Катя (inostranka) wrote,

Wharton | 4/14-15

Internet shopping - do you think people comparison shop? Apparently, people on average check out 1.2 sites before making a purchase... And, contrary to popular belief, margins are actually higher for online retailer (due to lower expenses).

Just one more weekend to go before the end of the first year. What have I learned?

First year's takeaways
1st semester: the business world is not as efficient as some would have you believe. There is a lot of opportunity to do better than average, given the right skills, tools, and people.

2nd semester: there are a lot of analytical tools that can help in making sound business decisions. A good business decision process will use analytical tools to eliminate strategies that clearly violate principles, but will not find "the optimum" strategy. This applies equally well to operations management, marketing, or financial decisions.

3rd semester: there is an important distinction between strategy and tactics. First, figure out the overall strategy, making sure that it achieves your goals and is appropriate for your time horizon. Then, and only then, select the appropriate tactics that implement the strategy. Think strategically, act tactically.

The third one is probably my weakest point - I am much better at tactics then in strategy, and tend to jump into the tactic-selection process before having given sufficient consideration to strategic choices.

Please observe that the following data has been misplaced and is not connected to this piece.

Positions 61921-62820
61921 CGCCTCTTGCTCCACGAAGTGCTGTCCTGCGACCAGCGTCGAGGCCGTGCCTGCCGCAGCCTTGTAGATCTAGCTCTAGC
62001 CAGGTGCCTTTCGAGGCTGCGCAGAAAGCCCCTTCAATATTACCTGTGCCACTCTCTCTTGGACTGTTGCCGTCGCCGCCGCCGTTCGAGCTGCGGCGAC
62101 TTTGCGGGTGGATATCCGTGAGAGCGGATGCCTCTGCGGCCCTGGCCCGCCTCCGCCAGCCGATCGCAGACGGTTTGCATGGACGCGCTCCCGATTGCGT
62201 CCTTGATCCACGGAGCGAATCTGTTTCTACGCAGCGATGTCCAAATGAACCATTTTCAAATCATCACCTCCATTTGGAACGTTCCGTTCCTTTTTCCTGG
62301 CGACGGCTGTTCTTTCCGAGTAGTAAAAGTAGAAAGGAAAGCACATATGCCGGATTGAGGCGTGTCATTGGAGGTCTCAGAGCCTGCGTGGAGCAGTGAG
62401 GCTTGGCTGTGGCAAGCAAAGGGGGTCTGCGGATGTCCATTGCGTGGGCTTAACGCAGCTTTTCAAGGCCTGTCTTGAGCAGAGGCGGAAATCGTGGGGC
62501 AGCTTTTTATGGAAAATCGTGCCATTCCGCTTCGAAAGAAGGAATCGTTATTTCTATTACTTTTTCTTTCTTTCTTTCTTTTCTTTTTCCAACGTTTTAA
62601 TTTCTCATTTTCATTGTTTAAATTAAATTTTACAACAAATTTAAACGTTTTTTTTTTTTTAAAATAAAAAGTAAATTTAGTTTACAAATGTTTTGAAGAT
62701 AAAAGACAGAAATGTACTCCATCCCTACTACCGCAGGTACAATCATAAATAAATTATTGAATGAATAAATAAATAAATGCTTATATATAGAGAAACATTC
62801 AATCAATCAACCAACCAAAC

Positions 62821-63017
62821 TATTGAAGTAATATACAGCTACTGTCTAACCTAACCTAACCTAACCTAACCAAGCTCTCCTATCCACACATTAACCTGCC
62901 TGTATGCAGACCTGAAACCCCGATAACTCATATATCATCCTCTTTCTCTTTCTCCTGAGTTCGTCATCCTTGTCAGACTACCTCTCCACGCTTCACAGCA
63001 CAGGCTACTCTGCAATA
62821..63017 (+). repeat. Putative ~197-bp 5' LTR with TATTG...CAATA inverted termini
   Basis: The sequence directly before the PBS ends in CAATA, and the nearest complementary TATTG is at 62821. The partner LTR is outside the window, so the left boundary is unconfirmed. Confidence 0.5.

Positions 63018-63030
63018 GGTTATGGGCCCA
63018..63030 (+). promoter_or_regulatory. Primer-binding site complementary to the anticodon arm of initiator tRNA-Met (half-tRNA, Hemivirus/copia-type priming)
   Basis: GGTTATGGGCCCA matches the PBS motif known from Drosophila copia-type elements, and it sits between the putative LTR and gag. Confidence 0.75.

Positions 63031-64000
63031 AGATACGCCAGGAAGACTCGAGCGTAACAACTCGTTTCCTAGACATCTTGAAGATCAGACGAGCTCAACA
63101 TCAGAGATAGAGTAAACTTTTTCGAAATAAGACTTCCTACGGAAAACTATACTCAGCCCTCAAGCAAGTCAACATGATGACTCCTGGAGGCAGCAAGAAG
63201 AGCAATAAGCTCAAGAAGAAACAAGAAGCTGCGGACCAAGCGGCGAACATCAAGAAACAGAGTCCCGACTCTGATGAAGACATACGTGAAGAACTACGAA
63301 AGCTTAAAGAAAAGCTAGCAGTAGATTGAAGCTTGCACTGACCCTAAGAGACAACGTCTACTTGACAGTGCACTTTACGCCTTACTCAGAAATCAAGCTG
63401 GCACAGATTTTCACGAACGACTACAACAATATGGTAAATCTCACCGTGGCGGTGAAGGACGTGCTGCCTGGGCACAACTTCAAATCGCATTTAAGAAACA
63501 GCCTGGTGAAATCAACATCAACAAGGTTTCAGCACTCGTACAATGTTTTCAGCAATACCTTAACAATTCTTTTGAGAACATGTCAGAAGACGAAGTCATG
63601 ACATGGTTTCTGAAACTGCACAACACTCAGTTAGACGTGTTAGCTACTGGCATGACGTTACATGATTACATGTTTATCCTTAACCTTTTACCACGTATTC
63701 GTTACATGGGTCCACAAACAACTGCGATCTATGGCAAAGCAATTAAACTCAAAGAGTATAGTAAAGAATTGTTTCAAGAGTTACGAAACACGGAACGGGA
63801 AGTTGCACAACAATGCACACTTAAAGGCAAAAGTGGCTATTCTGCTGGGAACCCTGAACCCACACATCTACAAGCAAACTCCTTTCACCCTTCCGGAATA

3rd semester's takeaways from classes
Marketing: STP = Segmentation (of customers), Targeting (picking the segments to go after), and Positioning (to reach those said customer segments). Perception is reality.
Finance: financing decisions should not influence investment choices. Pick what you business should invest in, and then choose how to finance it. One caveat - the tax system, which taxes different financing options differently, invalidates this approach.
Operations Management: logistics (inventory management, order delivery timeliness, etc.) matter and can make or break a business! Variety (of products, store locations, customization options) and short product lifetimes (e.g., freshness or technological up-to-dateness) make this a difficult problem.
Communications: everyone can improve even in a relatively short time by getting personalized feedback. Small changes in posture, opening and closing, and voice can make huge differences in perception.
Tags: wharton
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